It somehow seemed fitting to return to Werner Herzog’s Cobra Verde (1987) a few days after professional sports entertainment wrestler “The Ultimate Warrior” died of a heart attack. The wrestler—born James Hellwig—was as known for his memorably inexhaustible and frequently unfathomable microphone skits outside the wrestling ring as he was for his high-octane performances inside it.
Watching Cobra Verde the same week Warrior died, one couldn’t help but notice the same attributes apply to that film’s star, Herzog regular Klaus Kinski. In the opening sequence of Herzog’s My Best Fiend (1999), the documentary on the director’s creative partnership with the actor, we see Kinski performing his foul-mouthed early-1970s stage monologue in character as Jesus Christ. Growling and howling at his audibly bemused audience, Kinski aggressively refuses to be ushered off stage. It’s not just the emotional intensity of the performance that’s striking, it’s the sense that in some way it goes beyond acting—we’re watching someone who, at the very least, gives the impression not that he’s quite clearly lost it, but that he never had it to begin with.
Even before Hellwig changed his actual name by deed poll to Warrior in 1993, he had that similar Kinski vibe about him, embodying a persona so fully that it was impossible to distinguish between what was real and what was put on (what in the wrestling world is known as “kayfabe”). Warrior made his television debut for Vince McMahon’s World Wrestling Entertainment (WWE—then known as the World Wrestling Federation, or WWF) in October 1987. Cobra Verde received its world-premiere in West Germany two months later. Warrior’s distinctive face paint and feral-like ring entrance marked him out immediately as a star to watch. Inside a year, he’d won his first championship belt, and in 1990 he beat fan favorite Hulk Hogan to become WWE Champion. In 1991, he relinquished the title belt. Later that year, Klaus Kinski died of a heart attack.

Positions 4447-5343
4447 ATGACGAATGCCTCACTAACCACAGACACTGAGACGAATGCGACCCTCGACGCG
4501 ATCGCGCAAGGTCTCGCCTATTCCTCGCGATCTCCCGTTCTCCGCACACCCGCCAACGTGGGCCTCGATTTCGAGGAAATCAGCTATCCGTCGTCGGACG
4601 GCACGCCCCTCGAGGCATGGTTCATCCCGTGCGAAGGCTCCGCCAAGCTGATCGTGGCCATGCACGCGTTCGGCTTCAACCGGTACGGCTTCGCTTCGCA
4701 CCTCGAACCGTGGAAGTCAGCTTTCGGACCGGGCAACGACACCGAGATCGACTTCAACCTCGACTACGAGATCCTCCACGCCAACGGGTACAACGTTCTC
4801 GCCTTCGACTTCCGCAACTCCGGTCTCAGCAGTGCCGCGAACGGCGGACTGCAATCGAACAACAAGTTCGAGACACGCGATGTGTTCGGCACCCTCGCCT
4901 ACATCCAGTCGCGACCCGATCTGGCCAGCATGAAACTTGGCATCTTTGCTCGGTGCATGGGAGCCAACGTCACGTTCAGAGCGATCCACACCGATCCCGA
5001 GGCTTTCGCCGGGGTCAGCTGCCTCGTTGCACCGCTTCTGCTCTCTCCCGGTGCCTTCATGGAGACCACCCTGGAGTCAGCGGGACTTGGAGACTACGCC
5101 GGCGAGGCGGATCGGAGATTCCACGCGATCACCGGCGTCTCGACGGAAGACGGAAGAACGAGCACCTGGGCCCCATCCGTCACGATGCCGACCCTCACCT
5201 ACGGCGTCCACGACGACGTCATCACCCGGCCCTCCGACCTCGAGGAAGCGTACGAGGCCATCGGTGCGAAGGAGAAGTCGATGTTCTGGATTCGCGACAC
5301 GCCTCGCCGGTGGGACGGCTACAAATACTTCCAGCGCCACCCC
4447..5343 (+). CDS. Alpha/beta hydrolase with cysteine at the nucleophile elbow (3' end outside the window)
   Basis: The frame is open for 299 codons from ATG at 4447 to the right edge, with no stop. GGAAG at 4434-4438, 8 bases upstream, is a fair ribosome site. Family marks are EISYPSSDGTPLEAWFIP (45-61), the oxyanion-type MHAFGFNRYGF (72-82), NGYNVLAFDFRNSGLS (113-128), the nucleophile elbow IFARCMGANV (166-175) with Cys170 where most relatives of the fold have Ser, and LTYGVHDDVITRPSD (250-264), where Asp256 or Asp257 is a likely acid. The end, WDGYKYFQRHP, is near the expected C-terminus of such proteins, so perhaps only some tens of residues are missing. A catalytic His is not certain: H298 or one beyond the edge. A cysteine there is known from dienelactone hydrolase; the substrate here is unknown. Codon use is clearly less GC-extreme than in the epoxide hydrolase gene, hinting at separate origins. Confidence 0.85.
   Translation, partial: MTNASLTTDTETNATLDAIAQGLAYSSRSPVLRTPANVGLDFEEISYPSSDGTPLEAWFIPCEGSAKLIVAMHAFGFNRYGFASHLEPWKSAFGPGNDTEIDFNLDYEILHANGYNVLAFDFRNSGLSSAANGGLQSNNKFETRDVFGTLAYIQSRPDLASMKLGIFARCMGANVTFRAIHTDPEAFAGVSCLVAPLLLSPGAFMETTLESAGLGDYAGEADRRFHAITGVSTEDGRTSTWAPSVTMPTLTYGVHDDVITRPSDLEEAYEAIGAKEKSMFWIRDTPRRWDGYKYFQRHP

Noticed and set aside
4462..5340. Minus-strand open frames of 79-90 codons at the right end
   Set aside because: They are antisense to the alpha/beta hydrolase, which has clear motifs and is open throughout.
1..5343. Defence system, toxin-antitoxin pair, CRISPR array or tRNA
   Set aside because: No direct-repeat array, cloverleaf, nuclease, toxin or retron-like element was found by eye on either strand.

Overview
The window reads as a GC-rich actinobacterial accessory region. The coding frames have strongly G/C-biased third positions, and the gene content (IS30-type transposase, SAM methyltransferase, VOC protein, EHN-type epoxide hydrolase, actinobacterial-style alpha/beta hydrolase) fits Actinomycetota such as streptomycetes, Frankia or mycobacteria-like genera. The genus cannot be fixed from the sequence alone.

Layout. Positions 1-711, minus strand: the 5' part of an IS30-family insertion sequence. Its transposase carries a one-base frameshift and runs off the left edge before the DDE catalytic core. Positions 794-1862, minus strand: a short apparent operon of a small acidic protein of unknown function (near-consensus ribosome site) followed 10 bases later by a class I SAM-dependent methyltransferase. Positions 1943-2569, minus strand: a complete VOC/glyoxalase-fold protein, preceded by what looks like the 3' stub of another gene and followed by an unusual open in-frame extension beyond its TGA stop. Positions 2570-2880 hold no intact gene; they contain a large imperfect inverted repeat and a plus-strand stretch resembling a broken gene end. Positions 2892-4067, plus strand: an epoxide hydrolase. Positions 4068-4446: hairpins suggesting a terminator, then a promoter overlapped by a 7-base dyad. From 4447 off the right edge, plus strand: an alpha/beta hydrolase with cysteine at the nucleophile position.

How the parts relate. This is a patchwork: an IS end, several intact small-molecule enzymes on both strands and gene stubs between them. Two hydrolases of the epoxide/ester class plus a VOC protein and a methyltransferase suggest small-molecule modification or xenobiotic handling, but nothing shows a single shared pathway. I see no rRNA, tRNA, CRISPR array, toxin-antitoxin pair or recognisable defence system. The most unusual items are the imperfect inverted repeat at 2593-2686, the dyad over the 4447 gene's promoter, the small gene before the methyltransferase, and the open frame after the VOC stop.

By the time they made Cobra Verde, Kinski and Herzog’s best collaborations were behind them. Following 1982’s epic Fitzcarraldo—the duo’s fourth film together—Herzog made several documentaries and one feature, Where the Green Ants Dream (1984). As if the efforts invested in the 1982 work had been silently acknowledged as an unbeatable peak for both, there’s something comparatively routine about Cobra Verde. For starters, the intricacies of its plot—taken from Bruce Chatwin’s 1980 novel The Viceroy of Ouidah, about a slave trader’s doomed exploits in Africa—are somewhat confusing.
Given well-documented reports that Herzog’s regular cinematographer Thomas Mauch left production following several tirades directed at him by Kinski, it’s probable that the actor, for whatever reasons, wasn’t as congenial or easy to direct by 1987 as Herzog had evidently found him to be earlier in their partnership. (And, even then, legends about fellow actors offering to kill Kinski on Herzog’s behalf in the earlier productions are well known.) Indeed, just as the narrative of Fitzcarraldo had mirrored the duo’s own megalomaniacal efforts to transport a steamship over a mountain, Kinski played a wayward bandit-cum-slave trader to a fault: at several points in the film, he seems beyond anyone’s control. In an early scene, he bursts into a fit of rage against fellow performers, and their collective scramble to ground him seems too convincing an instance of “kayfabe.”